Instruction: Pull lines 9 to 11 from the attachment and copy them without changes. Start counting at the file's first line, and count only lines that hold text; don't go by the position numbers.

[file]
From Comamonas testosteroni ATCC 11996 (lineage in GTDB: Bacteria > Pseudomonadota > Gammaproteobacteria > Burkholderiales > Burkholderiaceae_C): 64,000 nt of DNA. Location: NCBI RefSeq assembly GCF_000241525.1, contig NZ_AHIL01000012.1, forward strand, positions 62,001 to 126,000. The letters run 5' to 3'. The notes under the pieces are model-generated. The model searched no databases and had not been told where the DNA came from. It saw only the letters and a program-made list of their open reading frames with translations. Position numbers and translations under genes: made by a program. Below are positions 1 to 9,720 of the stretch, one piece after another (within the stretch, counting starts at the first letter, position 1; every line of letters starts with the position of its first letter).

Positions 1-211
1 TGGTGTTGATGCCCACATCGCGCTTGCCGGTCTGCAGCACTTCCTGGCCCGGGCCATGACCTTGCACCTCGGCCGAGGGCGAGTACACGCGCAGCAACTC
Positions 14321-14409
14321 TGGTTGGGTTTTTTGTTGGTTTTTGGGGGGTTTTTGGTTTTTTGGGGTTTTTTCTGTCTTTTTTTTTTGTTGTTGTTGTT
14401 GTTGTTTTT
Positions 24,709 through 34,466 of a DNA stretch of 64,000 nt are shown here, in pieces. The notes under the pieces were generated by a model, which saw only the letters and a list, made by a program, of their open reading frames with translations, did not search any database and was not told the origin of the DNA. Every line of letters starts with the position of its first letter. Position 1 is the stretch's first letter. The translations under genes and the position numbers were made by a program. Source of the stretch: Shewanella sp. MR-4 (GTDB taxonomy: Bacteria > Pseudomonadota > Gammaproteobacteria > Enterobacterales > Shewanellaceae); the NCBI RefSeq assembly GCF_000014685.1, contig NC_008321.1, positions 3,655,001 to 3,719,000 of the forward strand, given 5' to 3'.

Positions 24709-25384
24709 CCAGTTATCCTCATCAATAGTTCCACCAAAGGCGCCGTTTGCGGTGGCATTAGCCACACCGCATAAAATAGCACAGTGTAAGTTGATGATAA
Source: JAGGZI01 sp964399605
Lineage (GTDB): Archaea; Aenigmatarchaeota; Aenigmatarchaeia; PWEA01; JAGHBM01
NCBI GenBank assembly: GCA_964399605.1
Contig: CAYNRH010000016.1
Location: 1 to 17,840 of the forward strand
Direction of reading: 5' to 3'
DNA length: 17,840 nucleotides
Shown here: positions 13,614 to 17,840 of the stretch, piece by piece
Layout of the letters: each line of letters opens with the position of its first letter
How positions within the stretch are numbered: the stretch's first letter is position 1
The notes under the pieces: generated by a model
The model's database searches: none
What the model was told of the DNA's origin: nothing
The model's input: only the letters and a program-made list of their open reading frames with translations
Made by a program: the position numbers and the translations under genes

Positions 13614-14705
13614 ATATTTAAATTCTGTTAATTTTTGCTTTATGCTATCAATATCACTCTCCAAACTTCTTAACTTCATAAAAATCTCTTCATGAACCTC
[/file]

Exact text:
24709 CCAGTTATCCTCATCAATAGTTCCACCAAAGGCGCCGTTTGCGGTGGCATTAGCCACACCGCATAAAATAGCACAGTGTAAGTTGATGATAA
Source: JAGGZI01 sp964399605
Lineage (GTDB): Archaea; Aenigmatarchaeota; Aenigmatarchaeia; PWEA01; JAGHBM01